June 14 (UPI) -- A Philippines court on Monday convicted celebrated journalist Maria Ressa of cyber libel in a case that freedom of the press and human rights advocates described as an attempt to muzzle criticism of the Duterte government.
Ressa was arrested in February of last year at the offices of Rappler, the news organization she founded and runs as its CEO and executive editor, over a 2017 complaint centered on an article published five years prior alleging ties between businessman Wilfredo Keng and then-Supreme Court chief justice Renato Corona. The online news organization had previously linked Corona to alleged illegal drug deals and human trafficking.
The complaint was filed under a controversial cyber libel law that was enacted in September 2012 -- months after the article was published.
Ressa, along with Reynaldo Santos who wrote the article, were convicted of the charge and face between six months and six years in prison, Rappler reported.
The pair is expected to be released on bail and will appeal the conviction, which could go all the way to the Supreme Court, the online news organization founded in 2012 reported.
Rappler, which was also charged in the case, was ruled not liable.
Ressa called the verdict "devastating" but not "unexpected."
"We will keep fighting," she told reporters. "It is a blow, a blow to us, but it's also not unexpected as we are going to stand up against any kind of attacks against press freedom."
The ruling is the most recent affront to press freedom in the Philippines, after ABS-CBN, the country's largest television network, was ordered to shut down early May over the expiration of its congressional franchise; however, critics argue its cessation was due to a series of investigative reports on extrajudicial killings that occurred as part of President Rodrigo Duterte's so-called war on drugs campaign.
Ressa appealed to journalists during the press conference to keep fighting to protect their rights.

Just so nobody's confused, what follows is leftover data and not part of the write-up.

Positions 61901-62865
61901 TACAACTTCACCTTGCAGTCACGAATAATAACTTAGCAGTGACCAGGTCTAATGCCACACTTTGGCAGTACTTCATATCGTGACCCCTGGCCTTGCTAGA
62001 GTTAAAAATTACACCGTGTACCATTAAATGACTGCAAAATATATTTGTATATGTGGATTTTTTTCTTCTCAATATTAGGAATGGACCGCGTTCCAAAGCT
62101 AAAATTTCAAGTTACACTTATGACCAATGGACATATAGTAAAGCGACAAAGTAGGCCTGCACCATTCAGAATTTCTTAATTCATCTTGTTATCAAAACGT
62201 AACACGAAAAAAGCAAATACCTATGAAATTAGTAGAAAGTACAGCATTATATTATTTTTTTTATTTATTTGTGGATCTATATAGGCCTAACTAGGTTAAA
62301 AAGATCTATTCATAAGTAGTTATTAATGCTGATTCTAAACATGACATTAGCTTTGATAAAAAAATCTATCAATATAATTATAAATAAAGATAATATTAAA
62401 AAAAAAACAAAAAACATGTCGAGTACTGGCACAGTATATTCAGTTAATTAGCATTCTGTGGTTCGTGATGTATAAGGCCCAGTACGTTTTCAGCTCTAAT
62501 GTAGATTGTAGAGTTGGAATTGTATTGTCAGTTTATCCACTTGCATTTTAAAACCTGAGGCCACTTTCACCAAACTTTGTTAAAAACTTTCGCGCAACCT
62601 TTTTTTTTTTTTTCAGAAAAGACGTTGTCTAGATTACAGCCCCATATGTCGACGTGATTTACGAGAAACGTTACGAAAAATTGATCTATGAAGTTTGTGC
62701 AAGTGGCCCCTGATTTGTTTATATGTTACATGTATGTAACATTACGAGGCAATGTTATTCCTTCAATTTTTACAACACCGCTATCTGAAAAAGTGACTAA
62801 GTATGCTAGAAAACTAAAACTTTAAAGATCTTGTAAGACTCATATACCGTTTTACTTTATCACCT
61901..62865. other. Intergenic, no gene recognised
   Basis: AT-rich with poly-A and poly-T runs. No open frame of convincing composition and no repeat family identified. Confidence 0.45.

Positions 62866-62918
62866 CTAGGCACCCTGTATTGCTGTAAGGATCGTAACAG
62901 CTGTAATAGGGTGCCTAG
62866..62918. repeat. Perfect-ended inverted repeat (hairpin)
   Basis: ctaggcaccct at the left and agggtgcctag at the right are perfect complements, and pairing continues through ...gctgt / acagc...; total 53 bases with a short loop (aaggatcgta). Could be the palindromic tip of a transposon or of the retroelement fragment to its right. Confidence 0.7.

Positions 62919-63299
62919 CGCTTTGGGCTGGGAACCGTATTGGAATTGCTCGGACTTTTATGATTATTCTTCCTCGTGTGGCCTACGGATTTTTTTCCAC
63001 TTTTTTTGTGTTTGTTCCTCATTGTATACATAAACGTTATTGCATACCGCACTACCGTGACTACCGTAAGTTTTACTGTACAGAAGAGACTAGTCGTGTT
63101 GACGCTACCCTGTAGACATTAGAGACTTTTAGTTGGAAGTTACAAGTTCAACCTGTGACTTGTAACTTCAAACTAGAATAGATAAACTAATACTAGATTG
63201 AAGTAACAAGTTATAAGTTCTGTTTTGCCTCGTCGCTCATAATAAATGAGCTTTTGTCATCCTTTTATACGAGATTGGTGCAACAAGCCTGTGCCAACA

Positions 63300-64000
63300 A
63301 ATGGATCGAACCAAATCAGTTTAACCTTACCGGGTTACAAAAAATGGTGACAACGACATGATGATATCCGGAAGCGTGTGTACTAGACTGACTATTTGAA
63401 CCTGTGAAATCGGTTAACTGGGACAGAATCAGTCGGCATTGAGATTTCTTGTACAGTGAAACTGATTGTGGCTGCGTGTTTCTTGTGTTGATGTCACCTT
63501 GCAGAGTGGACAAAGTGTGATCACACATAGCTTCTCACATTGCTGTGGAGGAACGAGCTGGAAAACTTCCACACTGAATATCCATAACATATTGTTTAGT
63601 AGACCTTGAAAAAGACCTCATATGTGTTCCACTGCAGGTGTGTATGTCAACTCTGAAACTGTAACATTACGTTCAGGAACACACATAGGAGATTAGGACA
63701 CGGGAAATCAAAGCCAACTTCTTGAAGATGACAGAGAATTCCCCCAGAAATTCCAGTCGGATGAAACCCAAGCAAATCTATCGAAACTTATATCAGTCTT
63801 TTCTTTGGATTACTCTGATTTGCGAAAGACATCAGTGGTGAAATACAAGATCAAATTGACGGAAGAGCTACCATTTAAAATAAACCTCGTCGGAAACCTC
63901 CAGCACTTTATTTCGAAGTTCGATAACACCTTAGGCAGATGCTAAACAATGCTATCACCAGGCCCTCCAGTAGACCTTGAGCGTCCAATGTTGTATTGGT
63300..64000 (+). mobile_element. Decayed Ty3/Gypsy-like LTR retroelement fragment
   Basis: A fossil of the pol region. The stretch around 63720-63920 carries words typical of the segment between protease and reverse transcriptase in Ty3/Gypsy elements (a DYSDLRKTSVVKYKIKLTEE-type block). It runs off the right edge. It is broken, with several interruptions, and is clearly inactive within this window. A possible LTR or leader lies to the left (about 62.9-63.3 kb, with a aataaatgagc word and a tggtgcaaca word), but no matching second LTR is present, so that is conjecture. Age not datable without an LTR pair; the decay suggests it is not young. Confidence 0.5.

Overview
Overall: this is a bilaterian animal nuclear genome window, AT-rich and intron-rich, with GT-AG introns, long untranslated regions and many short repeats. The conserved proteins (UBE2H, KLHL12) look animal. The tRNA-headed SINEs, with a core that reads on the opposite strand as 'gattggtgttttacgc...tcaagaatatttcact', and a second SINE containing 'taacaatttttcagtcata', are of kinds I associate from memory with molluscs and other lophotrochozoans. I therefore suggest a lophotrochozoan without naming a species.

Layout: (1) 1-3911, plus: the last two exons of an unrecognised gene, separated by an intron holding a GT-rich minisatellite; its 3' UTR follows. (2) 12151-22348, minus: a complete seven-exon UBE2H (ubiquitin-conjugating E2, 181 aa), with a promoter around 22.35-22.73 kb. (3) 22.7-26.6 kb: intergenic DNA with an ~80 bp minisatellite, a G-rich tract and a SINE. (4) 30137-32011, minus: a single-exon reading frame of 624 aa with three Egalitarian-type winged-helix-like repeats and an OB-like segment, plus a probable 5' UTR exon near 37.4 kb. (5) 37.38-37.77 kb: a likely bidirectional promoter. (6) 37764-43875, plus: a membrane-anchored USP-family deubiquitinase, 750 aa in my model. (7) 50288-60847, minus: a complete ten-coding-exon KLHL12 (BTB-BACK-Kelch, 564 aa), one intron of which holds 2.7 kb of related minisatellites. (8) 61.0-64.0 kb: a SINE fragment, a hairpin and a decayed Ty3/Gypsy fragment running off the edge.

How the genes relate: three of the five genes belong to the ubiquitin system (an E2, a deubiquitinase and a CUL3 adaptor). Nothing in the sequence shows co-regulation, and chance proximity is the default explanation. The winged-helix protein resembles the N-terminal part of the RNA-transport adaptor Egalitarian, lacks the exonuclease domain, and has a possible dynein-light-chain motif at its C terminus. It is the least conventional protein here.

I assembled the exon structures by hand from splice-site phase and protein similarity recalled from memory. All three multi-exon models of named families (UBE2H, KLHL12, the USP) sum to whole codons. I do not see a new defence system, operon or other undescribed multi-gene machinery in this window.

"We are meant to be a cautionary tale," she said. "We are meant to make you afraid. So I appeal again, don't be afraid because if you don't use your rights, you will lose them. If we don't challenge a brazen move to try and rollback rights guaranteed in the Constitution, we will lose them."
Amnesty International called the verdict "a sham" and demanded the charges be quashed.
"Ressa, Santos and the Rappler team are being singled out for their critical reporting of the Duterte administration, including ongoing human rights violations in the Philippines," said Nicholas Bequelin, the regional director of the international human rights organization's Asia-Pacific region, in a statement. "The accusations against them are political, the prosecution was politically motivated and the sentence is nothing but political."
This "assault" on independent media proves human rights in the Philippines are in "freefall" and the United Nations should open an investigation into the crisis, Bequelin said.
Earlier this month, a United Nations report said the Philippines government has engaged in widespread human rights violations as part of its efforts to combat drugs and to ensure national security.
Ressa faces at least seven other criminal charges, including an anti-dummy charge alleging Rappler to be foreign-owned.
The Foreign Correspondents' Club of Hong Kong issued a statement condemning Ressa's conviction.
"The FCC is gravely concerned about the precedent this sets and the possible chilling effect on the press in the Philippines and across the region," FCC President Jodi Schneider said. "Press freedom, already endangered in the Philippines, is now further undermined with this high-profile verdict."